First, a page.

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The Real Reason Critics Didn't Like Yellowstone Before It Aired

In an era when cable channels are struggling to compete with streaming juggernauts like Netflix and Hulu, Paramount Network's Yellowstone has emerged as a certified hit series. The neo-Western follows aging Montana rancher John Dutton (Kevin Costner) as he fights off land grabbers and corporations eager to destroy his family's way of life. On the surface, the series doesn't sound like the sort of show that would become a monster hit, and before it aired, even the critics were skeptical about Yellowstone's potential to find its audience.

The one person who never doubted Yellowstone was series creator Taylor Sheridan. Back when the Dutton family's story was still just words in a script, the actor-turned-director-turned-screenwriter knew that as long as he told a story that was authentic viewers would show up. In an interview with Deadline, he recalled urging Paramount to market the show directly to real life cowboys. "I'm writing it for cowboys because if I make it authentic and believable to them, everyone else will believe the premise, as well, market it the same way, go to horse shows, go to rodeos, go to state fairs and put up banners there," Sheridan explained.

However, critics weren't convinced that playing to an audience of cowboys would resonate with East and West Coast viewers — even with an actor of Costner's caliber on board in the lead role.

Critics tried to pigeonhole Yellowstone before it ever made it to air

Due to Yellowstone's rural setting and focus on the rancher way of life, the show was initially viewed as a story that would only appeal to viewers in red states. As far as Sheridan was concerned, the idea that only middle Americans would enjoy Yellowstone was patently ridiculous. Yes, the show is set on a sprawling ranch in Montana, but it's a family drama at its core — much like Emmy darling Succession. The series centers around an aging patriarch who is trying to groom his children to keep his legacy alive. The major difference is, Succession is about a rich man in a suit fighting for his corporation, while Yellowstone is about a rich man in cowboy boots fighting to preserve his land.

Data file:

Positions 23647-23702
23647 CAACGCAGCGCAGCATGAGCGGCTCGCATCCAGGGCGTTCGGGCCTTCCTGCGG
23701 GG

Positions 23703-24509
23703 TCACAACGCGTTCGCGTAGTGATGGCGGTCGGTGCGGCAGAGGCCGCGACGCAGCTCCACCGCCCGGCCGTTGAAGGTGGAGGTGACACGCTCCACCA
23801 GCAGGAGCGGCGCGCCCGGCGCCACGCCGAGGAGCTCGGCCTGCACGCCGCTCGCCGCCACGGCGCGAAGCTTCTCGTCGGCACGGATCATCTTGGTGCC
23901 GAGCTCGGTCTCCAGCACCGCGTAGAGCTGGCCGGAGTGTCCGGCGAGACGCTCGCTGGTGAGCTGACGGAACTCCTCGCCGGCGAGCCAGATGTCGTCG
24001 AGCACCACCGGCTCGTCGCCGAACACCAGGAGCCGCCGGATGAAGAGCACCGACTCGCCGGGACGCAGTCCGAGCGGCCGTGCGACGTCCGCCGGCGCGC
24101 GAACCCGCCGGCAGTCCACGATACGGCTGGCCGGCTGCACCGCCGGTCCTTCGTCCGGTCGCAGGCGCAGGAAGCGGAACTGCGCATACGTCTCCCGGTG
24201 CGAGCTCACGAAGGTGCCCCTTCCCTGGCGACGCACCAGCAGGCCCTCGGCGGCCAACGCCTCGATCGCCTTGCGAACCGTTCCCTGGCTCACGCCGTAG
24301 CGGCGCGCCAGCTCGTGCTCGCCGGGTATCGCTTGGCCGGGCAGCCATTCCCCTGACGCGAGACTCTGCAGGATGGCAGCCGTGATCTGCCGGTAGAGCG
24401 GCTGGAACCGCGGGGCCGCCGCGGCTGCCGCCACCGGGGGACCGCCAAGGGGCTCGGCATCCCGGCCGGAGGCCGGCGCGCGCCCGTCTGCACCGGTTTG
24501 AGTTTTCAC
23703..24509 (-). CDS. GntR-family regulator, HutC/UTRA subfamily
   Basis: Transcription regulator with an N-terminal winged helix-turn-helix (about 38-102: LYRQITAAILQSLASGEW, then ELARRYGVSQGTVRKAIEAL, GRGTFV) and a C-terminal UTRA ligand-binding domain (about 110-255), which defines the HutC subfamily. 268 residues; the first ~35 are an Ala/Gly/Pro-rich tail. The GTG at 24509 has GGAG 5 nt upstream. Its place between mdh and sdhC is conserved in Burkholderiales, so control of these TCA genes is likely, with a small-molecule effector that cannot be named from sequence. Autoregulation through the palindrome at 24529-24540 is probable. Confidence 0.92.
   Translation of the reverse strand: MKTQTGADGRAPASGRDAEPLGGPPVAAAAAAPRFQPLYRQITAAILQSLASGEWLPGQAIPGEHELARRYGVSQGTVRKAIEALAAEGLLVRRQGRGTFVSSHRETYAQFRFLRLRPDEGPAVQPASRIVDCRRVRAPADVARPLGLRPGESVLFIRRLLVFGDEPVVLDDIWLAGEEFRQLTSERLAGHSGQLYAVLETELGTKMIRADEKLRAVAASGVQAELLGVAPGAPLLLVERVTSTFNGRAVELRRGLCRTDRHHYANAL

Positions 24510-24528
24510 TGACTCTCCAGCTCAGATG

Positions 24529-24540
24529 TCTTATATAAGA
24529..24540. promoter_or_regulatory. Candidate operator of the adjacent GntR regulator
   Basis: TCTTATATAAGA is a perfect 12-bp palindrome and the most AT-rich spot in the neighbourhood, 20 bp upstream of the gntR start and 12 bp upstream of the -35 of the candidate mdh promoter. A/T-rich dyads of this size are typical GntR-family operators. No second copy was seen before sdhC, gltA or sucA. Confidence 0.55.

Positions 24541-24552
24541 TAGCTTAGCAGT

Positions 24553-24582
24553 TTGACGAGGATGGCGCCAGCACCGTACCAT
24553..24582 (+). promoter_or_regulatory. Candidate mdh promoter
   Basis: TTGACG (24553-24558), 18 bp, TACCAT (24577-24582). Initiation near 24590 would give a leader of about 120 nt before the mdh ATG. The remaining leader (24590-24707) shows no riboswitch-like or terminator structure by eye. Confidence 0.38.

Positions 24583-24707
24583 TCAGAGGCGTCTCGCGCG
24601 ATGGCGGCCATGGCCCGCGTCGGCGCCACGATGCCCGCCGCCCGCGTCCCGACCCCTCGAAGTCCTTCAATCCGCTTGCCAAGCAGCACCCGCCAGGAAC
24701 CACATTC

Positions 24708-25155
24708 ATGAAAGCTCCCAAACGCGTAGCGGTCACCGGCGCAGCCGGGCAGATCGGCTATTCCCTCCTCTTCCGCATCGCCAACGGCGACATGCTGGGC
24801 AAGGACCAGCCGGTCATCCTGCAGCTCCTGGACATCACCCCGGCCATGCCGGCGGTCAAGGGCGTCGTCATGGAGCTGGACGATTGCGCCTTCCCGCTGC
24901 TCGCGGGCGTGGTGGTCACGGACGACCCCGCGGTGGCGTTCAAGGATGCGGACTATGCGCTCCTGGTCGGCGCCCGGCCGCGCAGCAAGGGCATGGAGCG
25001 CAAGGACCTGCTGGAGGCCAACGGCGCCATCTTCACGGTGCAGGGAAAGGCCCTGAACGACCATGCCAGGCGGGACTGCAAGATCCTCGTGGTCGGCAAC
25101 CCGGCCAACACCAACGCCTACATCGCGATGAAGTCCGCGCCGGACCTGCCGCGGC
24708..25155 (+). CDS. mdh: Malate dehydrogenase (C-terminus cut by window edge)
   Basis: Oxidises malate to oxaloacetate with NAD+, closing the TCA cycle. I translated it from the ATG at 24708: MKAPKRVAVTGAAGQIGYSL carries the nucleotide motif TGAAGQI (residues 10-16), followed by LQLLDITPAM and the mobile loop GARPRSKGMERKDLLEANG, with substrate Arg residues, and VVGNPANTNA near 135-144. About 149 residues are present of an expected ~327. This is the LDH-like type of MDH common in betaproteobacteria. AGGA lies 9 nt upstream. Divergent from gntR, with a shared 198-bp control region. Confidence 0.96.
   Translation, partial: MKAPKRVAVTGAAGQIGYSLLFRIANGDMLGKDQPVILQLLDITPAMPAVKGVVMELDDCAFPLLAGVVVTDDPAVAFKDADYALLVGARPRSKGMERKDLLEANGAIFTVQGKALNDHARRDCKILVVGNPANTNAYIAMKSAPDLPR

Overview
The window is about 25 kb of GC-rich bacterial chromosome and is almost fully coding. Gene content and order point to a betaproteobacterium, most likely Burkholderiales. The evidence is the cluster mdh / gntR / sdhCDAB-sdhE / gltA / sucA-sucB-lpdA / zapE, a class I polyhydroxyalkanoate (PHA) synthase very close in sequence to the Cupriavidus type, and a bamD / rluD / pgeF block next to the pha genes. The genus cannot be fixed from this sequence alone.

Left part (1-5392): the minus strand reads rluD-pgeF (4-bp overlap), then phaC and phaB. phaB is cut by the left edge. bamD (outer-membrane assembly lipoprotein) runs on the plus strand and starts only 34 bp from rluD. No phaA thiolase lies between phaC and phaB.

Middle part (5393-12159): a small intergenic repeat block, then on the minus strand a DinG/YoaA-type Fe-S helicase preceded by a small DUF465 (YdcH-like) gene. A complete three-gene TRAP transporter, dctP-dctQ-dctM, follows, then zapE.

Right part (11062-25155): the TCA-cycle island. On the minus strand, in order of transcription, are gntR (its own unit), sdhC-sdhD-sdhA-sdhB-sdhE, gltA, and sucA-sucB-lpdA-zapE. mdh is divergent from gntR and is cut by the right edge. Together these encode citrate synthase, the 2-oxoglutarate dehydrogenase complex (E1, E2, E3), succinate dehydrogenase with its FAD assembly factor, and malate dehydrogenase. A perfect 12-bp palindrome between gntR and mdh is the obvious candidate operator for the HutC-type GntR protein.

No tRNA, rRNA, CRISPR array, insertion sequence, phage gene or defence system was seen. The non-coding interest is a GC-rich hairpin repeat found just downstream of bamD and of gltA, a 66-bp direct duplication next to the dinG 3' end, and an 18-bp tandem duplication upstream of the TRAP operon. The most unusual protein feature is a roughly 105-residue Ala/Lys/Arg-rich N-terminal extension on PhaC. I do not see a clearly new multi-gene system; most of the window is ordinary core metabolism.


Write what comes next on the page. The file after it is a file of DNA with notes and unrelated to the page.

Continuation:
Both series are full of rich family dynamics, backstabbing, and machinations worthy of a Shakespeare play, but only one of them was lauded by critics right from the start. For Sheridan, critics' attempts to politicize Yellowstone vastly underestimates just how similar Americans are, no matter where they hail from. "To be perfectly honest, it's bulls**t noise," he told Deadline of Yellowstone being labeled a red state show. "I'm in Katy, Texas right now, moving horses, and I just left this shopping center after getting an organic gluten-free shake from a shake shop. It's the same. People are not that much different ... To think that everyone from inside a barrier of the Eastern Seaport or on the West Coast thinks identically is ludicrous."

Sheridan knew there was a wider viewership waiting for Yellowstone

While even Paramount was skeptical about Sheridan's plans to market the show directly to cowboys, the tactic paid off. Right out of the gate, Yellowstone set itself apart from a crowded field of TV series by shining a spotlight on a community that Hollywood tends to overlook. "No one's ever paid any attention to these people," Sheridan said to Deadline. "It's a show for everybody, but at the same time, it's highlighting a lifestyle and a way of life that most people don't live, but those who do, they don't have a show about it."

He went on to correctly point out that there are plenty of shows on TV about New Yorkers, but with Yellowstone, he had an opportunity to explore a way of life that would be familiar to some viewers and an attractive fantasy to others. Sheridan knew he had a chance to speak to the real-life Montana ranchers and the Los Angeles natives looking for escapist TV with the same show, and he didn't squander that opportunity. "I also think there's an appetite for this ... a lot of shows these days are dealing with issues that we're dealing with every day, and so it doesn't necessarily feel like a break from your day," he continued. "But aside from the few people in Montana with some inheritance tax issues and bad neighbors, most people are not experiencing what's on the show, and so it becomes a true escape."

Ultimately, the showrunner was proven right: Yellowstone is heading into its fourth season and its ratings continue to rise (via Variety). Whether or not you grew up on a ranch, the Duttons' story makes for compelling, and most importantly, original viewing, which is something critics are just now beginning to realize. Luckily for Paramount, viewers knew Yellowstone was special right from the start.